Going Native Garden Tour April 18, 19 2015

13th ANNUAL GOING NATIVE GARDEN TOUR A free, self-guided tour of home gardens featuring California Native Plants that are waterwise, attractive, low maintenance, low on chemical use, and bird and butterfly friendly. A variety of home gardens landscaped with California native plants will be open to the public Saturday, April 18 and Sunday, April 19, 2015, 10 a.m. to 4 p.m. Locations throughout Santa Clara Valley and Peninsula. Talks and native plant sales at select gardens. Free admission; registration required at; registration ends at 3pm on April 19. Volunteers receive a T shirt and invitations to visit native gardens throughout the year. For more information, or email

Press release

Native Plant Sale Saturday, April 25, 2015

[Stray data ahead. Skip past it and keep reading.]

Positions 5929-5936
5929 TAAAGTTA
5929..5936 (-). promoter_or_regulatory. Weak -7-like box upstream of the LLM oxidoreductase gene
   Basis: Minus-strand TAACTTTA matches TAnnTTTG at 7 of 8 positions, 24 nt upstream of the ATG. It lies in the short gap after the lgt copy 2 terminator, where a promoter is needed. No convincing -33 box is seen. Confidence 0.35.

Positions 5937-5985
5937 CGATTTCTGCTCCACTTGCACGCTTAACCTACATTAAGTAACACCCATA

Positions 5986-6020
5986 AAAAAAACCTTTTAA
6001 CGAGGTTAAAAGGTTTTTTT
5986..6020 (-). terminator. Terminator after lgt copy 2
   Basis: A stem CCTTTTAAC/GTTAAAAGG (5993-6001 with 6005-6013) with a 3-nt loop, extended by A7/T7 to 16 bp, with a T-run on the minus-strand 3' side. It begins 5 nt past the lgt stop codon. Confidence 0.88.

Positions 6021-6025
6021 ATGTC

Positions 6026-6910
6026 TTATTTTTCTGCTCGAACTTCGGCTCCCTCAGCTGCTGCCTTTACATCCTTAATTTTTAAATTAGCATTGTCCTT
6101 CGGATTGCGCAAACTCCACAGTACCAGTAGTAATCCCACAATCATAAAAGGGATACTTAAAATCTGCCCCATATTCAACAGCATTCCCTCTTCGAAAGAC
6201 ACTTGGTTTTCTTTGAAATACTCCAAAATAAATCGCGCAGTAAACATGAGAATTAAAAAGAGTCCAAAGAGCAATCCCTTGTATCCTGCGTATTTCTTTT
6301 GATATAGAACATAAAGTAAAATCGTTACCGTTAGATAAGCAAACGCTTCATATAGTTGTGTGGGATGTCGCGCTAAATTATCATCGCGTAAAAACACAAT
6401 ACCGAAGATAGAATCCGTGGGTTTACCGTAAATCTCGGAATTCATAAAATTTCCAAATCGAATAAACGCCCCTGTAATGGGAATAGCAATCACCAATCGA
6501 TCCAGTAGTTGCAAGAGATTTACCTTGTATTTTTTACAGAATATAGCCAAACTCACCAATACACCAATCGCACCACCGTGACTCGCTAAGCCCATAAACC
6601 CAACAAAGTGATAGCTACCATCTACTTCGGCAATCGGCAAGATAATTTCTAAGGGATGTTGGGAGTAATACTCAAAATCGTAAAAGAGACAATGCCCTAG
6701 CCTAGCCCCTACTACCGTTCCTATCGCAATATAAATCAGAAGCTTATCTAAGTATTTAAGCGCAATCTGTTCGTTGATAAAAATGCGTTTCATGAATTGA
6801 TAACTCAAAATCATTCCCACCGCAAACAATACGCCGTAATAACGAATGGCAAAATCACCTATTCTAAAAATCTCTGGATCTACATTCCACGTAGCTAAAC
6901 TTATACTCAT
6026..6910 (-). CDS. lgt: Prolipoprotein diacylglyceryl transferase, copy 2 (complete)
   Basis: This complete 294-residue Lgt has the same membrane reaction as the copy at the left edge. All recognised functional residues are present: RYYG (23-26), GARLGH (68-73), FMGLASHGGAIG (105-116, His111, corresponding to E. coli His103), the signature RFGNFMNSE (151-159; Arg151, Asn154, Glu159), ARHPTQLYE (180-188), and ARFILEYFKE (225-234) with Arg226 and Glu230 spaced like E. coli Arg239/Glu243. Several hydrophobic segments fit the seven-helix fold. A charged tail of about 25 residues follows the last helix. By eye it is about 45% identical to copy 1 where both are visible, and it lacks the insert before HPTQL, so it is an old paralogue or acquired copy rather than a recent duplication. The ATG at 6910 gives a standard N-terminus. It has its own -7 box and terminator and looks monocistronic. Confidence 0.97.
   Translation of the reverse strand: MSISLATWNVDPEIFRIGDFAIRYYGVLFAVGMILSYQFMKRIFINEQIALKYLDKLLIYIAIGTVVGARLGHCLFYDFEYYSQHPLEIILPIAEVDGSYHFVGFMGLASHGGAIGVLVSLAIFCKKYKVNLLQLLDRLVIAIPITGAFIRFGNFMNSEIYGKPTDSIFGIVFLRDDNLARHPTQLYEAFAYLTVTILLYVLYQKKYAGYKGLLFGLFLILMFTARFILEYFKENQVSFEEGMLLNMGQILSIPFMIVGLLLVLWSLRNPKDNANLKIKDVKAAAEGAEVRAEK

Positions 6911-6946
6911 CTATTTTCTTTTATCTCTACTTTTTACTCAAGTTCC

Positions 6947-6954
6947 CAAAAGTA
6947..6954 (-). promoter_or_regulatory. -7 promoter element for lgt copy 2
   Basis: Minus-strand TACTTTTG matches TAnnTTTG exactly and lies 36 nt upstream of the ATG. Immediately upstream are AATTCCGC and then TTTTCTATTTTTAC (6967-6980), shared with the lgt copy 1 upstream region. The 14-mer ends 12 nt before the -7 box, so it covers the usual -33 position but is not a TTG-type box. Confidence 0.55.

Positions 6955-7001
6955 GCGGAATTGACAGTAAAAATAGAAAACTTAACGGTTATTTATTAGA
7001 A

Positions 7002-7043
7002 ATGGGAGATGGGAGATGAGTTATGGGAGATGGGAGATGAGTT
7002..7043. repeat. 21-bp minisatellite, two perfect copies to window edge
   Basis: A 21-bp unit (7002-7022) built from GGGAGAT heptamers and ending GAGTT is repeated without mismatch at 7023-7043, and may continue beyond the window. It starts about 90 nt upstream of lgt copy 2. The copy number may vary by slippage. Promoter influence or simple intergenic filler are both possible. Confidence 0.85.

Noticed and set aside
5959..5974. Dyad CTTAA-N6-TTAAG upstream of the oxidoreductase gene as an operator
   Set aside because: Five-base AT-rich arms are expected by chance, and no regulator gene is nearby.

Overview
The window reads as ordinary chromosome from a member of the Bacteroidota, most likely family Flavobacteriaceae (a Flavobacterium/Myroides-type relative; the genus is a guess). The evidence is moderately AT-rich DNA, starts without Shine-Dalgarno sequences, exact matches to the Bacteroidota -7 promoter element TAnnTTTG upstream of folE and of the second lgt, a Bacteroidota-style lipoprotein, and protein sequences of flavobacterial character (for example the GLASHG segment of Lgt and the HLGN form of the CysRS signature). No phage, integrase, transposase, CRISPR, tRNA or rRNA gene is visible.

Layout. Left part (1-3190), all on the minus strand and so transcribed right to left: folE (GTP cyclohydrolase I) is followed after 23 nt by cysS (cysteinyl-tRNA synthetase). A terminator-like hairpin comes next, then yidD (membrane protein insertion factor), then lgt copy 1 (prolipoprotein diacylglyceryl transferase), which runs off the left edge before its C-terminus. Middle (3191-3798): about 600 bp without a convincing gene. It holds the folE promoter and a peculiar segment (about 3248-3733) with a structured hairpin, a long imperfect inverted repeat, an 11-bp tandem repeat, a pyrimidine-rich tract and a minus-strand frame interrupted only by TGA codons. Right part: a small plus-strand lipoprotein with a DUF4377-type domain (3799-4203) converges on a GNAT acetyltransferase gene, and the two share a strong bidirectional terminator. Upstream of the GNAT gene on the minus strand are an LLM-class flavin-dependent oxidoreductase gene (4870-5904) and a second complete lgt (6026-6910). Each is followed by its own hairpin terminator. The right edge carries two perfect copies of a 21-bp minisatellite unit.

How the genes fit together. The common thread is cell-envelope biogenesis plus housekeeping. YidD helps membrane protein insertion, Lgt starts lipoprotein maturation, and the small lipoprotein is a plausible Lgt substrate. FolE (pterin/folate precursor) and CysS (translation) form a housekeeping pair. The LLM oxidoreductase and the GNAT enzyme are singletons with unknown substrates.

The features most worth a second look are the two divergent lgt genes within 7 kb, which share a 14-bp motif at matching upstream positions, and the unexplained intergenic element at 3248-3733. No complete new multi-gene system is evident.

Scores of species of California native plants well-suited for our gardens and wildlife will be on sale at Hidden Villa Ranch on Saturday, April 25, 10am – 3pm. Speak to experts about lawn alternatives such as native perennials, wildflowers, and grasses. Native plant books, posters, and note cards will also be on sale.

This sale is organized by the Santa Clara Valley chapter of the California Native Plant Society (CNPS). Hidden Villa Ranch is located at 26870 Moody Road, Los Altos Hills, 2 miles west of I-280. Come early for the best selection. Cash, check, or credit cards are accepted. Bring boxes to carry purchases home. Free parking. No pets.

There will be a Wildflower Show at the plant sale. See the flyer (PDF).

Bee’s bliss sage is a ground cover that blooms in the spring, attracting bees.

Press release

Native Hearts Garden Blog

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Welcoming Insects Into Our Gardens

Lady beetle larva

Ladybug larva eat more aphids than Ladybug adults